We're struggling to see Julian Baggini's point here

We're told that Adam Smith and this free trade lark are wrong because, well, because what?

However, decades of seeming plenty, with supermarket aisles full of cheap, enticing products, moved food off the list of political priorities. cold war images of people queuing for bread in the Soviet Union reinforced the belief that government’s only role in feeding its people was to enable a free market. The fundamental principle of food policy was reduced to Adam Smith’s famous line: “It is not from the benevolence of the butcher, the brewer, or the baker that we expect our dinner, but from their regard to their own interest.”

Two new reports published today suggest that with Brexit looming we need to put food back at the top of the political agenda. A policy briefing by the Soil Association shows how the rules of global food trade affect public health as well as economies. It suggests that if Britain entered into a trade deal with the US along the lines of the North American Free Trade Area (Nafta), we can expect rising obesity. This is exactly what happened in Canada and Mexico after they joined Nafta. As cheaper, ultra-processed, high-sugar foods became more widely imported from the US, people understandably ate more of them.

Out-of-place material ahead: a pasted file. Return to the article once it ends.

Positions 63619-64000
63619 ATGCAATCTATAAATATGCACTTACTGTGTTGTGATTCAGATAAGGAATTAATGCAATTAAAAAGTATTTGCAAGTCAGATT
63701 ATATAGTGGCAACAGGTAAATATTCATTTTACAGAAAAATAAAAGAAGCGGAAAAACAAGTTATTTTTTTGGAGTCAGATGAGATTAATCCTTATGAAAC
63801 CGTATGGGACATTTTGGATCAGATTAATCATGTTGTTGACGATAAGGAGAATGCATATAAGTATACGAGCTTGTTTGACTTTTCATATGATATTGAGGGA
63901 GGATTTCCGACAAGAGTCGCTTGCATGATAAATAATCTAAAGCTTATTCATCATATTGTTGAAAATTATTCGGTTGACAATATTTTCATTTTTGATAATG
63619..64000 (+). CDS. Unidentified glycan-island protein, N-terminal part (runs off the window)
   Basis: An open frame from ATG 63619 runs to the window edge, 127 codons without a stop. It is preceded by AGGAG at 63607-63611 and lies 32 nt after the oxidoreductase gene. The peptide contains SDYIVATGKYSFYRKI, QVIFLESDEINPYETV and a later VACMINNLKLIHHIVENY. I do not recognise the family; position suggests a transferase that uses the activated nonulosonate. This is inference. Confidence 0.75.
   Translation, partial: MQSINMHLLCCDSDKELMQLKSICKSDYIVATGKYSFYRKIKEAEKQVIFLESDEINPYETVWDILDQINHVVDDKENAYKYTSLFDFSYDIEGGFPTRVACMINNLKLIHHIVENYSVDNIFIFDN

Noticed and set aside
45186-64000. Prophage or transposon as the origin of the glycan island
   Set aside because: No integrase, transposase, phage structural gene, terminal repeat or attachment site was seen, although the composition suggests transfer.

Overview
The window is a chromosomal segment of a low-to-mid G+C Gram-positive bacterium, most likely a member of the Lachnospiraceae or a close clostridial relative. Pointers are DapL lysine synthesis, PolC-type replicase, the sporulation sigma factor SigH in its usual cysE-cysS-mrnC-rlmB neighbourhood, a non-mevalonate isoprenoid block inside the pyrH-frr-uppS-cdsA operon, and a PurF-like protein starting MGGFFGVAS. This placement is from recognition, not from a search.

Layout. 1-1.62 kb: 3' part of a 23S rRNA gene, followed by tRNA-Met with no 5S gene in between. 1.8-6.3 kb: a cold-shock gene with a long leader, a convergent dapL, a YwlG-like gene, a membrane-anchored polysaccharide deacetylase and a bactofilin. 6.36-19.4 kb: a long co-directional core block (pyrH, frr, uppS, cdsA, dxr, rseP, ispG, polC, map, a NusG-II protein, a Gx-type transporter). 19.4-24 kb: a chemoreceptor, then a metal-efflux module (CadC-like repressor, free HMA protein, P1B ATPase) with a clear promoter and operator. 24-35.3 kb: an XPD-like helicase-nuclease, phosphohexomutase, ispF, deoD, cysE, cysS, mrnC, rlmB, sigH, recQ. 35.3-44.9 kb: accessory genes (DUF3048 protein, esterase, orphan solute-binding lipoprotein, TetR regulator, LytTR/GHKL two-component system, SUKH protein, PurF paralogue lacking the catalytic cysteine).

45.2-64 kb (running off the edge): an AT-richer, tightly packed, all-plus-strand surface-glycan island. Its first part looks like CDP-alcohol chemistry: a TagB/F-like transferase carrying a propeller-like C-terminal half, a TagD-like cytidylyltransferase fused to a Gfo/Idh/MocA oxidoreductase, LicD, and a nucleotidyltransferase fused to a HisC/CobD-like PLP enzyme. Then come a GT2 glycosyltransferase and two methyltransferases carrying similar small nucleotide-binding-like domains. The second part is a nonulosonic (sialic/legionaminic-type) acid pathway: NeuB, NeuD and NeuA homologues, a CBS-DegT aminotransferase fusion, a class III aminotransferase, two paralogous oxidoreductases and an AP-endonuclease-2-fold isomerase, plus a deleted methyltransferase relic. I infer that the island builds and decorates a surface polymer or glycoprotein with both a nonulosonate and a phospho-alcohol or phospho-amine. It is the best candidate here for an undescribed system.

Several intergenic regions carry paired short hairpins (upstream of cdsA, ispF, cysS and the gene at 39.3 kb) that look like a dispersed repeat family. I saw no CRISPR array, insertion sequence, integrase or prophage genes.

The Adam Smith style free market contention is that those free markets provide more of what people want than alternative systems. And that they provide them cheaper.

That more people get more cheap food as a result of free markets in that Adam Smith style is not a refutation of the benefits, nor even a problem. Rather, it's a confirmation of the base contention, isn't it? 

At which point, what is it that Baggini is complaining about?

Ah, yes, the poor shouldn't have plentiful and cheap food because they'll become large and clutter up the countryside with their unsightly blobby bodies. Or something.

There was a time when philosophers at least prided themselves on their logic, wasn't there?